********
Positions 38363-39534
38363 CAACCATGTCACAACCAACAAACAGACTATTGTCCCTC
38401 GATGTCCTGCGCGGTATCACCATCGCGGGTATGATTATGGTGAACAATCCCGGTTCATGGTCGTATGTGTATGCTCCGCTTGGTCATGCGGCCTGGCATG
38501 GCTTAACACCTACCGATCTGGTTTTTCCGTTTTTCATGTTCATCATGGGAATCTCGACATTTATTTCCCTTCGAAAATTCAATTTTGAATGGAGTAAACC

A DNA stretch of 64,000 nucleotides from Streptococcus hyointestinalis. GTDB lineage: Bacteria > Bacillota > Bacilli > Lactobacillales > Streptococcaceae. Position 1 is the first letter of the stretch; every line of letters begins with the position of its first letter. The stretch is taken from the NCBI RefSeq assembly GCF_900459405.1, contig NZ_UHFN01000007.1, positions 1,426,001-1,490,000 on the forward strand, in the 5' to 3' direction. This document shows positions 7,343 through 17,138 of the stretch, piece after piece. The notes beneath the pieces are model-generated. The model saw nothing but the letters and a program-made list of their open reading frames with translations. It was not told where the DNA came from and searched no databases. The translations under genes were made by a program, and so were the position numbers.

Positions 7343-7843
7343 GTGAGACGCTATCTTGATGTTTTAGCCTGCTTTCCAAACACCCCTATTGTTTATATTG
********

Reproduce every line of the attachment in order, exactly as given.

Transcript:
Positions 38363-39534
38363 CAACCATGTCACAACCAACAAACAGACTATTGTCCCTC
38401 GATGTCCTGCGCGGTATCACCATCGCGGGTATGATTATGGTGAACAATCCCGGTTCATGGTCGTATGTGTATGCTCCGCTTGGTCATGCGGCCTGGCATG
38501 GCTTAACACCTACCGATCTGGTTTTTCCGTTTTTCATGTTCATCATGGGAATCTCGACATTTATTTCCCTTCGAAAATTCAATTTTGAATGGAGTAAACC

A DNA stretch of 64,000 nucleotides from Streptococcus hyointestinalis. GTDB lineage: Bacteria > Bacillota > Bacilli > Lactobacillales > Streptococcaceae. Position 1 is the first letter of the stretch; every line of letters begins with the position of its first letter. The stretch is taken from the NCBI RefSeq assembly GCF_900459405.1, contig NZ_UHFN01000007.1, positions 1,426,001-1,490,000 on the forward strand, in the 5' to 3' direction. This document shows positions 7,343 through 17,138 of the stretch, piece after piece. The notes beneath the pieces are model-generated. The model saw nothing but the letters and a program-made list of their open reading frames with translations. It was not told where the DNA came from and searched no databases. The translations under genes were made by a program, and so were the position numbers.

Positions 7343-7843
7343 GTGAGACGCTATCTTGATGTTTTAGCCTGCTTTCCAAACACCCCTATTGTTTATATTG